Proactive Buyers help escrow close on time!

Maybe it’s not the most fascinating topic of the day. If you’re buying a home, however, and that “time is of the essence” phrase on the purchase agreement is really applied, how easily and quickly your escrow closes is indeed the kind of thing that can keep you up at night. No one likes a long, drawn-out closing process if it can be avoided. So let’s look at what YOU and all parties can do to make this closing thing a piece of cake.

Unless your purchase is a cash transaction, the typical agreement calls for a 30 to 45 day close in which buyers, sellers, and vendors are working tirelessly to execute the terms of the purchase. The reason so many buyer agents put an escrow or transaction coordinator (TC) in charge of this process is simple — having one person there to keep everyone on track is more than a luxury. If closing is to take place on time, it’s a necessity. Once a purchase price is agreed to, and your earnest money deposit has been deposited in the escrow account, the TC will become your best friend. If you make him or her happy, you’re halfway there.

The first thing many agents and homebuilder reps do is to have you and the seller fill out a contact sheet. This sounds like a ridiculously simple task, and it is. But its importance should not be minimized. With all contact info of all parties, escrow is then able to proactively reach out and communicate to everyone and begin gathering all the necessary paperwork and information. This includes information on not only buyer and seller, but also their lenders (if the home is paid off, happy day…). The title company to be used is also listed, plus anyone else vital to the transaction closing.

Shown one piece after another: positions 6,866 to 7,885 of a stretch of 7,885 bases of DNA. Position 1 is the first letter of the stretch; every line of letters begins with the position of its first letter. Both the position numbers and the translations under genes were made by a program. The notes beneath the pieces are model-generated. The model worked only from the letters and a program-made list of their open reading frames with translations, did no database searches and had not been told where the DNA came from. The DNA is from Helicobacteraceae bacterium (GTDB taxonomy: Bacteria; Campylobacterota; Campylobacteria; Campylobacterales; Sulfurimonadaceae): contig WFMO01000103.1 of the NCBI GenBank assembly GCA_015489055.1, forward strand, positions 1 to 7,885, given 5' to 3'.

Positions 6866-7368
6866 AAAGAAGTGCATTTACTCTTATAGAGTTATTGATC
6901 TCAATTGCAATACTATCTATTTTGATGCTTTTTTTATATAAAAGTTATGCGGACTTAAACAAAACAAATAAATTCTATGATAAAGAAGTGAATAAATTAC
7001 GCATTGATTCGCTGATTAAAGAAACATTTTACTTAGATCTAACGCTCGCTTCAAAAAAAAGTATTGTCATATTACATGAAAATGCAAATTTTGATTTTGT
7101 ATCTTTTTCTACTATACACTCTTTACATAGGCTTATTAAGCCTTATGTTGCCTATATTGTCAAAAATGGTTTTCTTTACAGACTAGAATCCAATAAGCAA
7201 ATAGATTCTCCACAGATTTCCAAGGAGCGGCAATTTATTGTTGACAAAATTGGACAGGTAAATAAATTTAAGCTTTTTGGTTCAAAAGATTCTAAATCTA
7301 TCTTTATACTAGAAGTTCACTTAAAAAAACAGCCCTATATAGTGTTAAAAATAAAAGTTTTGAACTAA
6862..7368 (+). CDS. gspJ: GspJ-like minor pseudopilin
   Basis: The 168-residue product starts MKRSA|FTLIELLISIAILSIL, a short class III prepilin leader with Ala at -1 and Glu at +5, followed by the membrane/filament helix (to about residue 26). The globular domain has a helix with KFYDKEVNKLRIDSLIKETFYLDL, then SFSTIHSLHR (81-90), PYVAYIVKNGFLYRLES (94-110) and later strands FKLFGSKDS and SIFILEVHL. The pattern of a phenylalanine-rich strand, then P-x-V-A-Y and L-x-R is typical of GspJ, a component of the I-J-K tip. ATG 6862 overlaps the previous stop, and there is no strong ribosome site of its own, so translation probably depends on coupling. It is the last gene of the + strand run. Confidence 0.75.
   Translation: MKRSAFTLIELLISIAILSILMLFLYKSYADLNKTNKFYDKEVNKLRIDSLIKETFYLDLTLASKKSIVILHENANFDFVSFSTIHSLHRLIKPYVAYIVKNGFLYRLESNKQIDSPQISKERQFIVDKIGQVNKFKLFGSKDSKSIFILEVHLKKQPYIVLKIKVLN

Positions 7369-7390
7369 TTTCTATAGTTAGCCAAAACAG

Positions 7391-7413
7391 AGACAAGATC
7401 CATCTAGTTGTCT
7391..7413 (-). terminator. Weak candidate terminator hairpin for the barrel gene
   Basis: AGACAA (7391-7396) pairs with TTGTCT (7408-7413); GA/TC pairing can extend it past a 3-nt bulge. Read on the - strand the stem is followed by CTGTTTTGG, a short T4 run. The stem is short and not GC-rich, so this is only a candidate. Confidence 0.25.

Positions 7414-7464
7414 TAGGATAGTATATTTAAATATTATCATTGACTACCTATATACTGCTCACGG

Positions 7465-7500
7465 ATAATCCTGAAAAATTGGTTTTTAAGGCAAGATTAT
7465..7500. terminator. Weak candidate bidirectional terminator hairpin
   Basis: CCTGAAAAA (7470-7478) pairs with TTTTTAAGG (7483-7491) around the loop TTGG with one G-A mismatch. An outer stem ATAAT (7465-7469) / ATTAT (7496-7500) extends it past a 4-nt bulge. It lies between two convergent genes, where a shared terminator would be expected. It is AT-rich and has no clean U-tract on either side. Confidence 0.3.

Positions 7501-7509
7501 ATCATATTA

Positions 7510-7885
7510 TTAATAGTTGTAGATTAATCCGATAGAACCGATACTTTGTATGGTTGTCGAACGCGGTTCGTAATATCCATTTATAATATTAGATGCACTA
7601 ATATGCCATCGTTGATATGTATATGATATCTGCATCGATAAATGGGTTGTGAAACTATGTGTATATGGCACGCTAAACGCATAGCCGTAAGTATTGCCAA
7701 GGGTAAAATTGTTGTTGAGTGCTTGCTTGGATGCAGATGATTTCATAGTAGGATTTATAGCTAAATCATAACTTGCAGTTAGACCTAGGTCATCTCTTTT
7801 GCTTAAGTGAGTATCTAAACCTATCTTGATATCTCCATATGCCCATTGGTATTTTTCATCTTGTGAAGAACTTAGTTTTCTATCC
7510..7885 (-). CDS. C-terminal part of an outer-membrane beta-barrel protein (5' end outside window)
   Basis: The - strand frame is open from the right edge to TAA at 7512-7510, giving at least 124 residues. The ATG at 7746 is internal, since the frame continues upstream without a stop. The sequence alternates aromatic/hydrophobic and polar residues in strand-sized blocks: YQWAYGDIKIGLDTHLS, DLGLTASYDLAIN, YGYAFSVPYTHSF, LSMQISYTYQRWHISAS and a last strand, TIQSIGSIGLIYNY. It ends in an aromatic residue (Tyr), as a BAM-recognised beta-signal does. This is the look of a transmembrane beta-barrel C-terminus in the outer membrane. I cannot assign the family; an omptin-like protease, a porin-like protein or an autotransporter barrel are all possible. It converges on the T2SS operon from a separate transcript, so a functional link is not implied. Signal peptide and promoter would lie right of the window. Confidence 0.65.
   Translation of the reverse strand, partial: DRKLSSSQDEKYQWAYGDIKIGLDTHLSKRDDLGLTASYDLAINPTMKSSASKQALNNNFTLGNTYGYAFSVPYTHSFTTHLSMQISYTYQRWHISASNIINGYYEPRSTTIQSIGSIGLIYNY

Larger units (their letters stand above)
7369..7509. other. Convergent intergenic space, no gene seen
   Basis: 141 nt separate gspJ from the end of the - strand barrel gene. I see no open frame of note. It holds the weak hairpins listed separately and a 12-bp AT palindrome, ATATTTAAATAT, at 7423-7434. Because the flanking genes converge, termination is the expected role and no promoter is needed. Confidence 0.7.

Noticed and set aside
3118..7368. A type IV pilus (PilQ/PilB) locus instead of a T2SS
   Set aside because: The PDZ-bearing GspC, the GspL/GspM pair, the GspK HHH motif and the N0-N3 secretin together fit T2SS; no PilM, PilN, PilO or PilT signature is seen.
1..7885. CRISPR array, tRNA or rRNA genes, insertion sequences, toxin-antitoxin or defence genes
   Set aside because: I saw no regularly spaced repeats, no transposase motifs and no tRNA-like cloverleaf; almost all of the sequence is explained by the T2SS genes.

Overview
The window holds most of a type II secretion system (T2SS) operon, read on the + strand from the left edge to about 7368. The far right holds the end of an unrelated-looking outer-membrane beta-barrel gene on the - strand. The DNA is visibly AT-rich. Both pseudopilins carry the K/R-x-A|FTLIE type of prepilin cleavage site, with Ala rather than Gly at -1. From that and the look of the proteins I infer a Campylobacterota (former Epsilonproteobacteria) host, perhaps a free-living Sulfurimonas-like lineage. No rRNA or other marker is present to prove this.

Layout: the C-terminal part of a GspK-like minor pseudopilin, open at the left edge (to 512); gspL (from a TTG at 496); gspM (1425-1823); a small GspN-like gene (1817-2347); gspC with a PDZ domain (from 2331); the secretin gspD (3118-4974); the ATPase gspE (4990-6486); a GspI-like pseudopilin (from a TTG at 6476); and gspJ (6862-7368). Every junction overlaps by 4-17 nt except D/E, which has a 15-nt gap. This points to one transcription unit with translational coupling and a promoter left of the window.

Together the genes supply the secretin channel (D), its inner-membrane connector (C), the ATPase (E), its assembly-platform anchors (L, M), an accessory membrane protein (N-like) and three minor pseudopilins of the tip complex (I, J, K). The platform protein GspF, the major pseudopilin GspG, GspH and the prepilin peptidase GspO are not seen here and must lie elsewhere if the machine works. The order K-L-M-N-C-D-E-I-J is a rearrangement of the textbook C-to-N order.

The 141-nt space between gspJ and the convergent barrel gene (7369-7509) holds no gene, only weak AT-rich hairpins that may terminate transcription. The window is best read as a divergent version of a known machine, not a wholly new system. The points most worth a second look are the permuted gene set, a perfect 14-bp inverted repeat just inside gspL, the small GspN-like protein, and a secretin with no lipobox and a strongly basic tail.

Of course, the purchase agreement needs to be buttoned up with all the necessary signatures, and escrow will need to contact any homeowner associations (if they exist) that need to be made privy to the transaction. Yes. This part is important. Ask any agent around, and they will tell you that escrow is often not made aware when there is a 2nd HOA, leading to closing delays. The more complete the information is upfront, the better the process will be. In fact, it’s wise to ask your agent for a “road map” for how closing works so that you can gaze at it as each step is completed. It may help you stay sane.

Just because you’re in escrow doesn’t mean it’s time to take that much-needed vacation. There will be time for that after the close of escrow, even if it took you many months traipsing through hundreds of houses to find this one. Finding parties to the agreement for vital information is ten times more difficult when they are floating in a pool somewhere on a tropical island. When escrow calls and emails with a request, jump. You heard that right. The quicker you respond, the more time and energy is saved. Check voicemail, texts, and email regularly during this 30-day process and respond promptly to all vendor requests to ensure an on-time close.

And don’t be afraid to ask questions through the process. Typically, the person in charge of your escrow will move quickly through a lot of their checklist, but they are never too busy to answer questions and explain how and what the documents mean. Escrow also appreciates clear communication on any special requests. Can’t be there for the close and prefer to sign documents in the office with a notary, e-sign on your phone or computer, or have a mobile notary visit your home to sign? These are arrangements that need to be put in place long before the closing date. And if there are other parties to the transaction (like co-signers) the same applies to them.

The lender and escrow will inevitably need to rely on each other for accurate and timely disclosure of all fees, so introduce them right away. The sooner they become household words to one another, the quicker the documents can be produced accurately and made available for review. This shortens wait times and helps avoid unnecessary delays when the deal comes closer to final loan documents, which will begin being referred to as “docs” — not of the medical variety.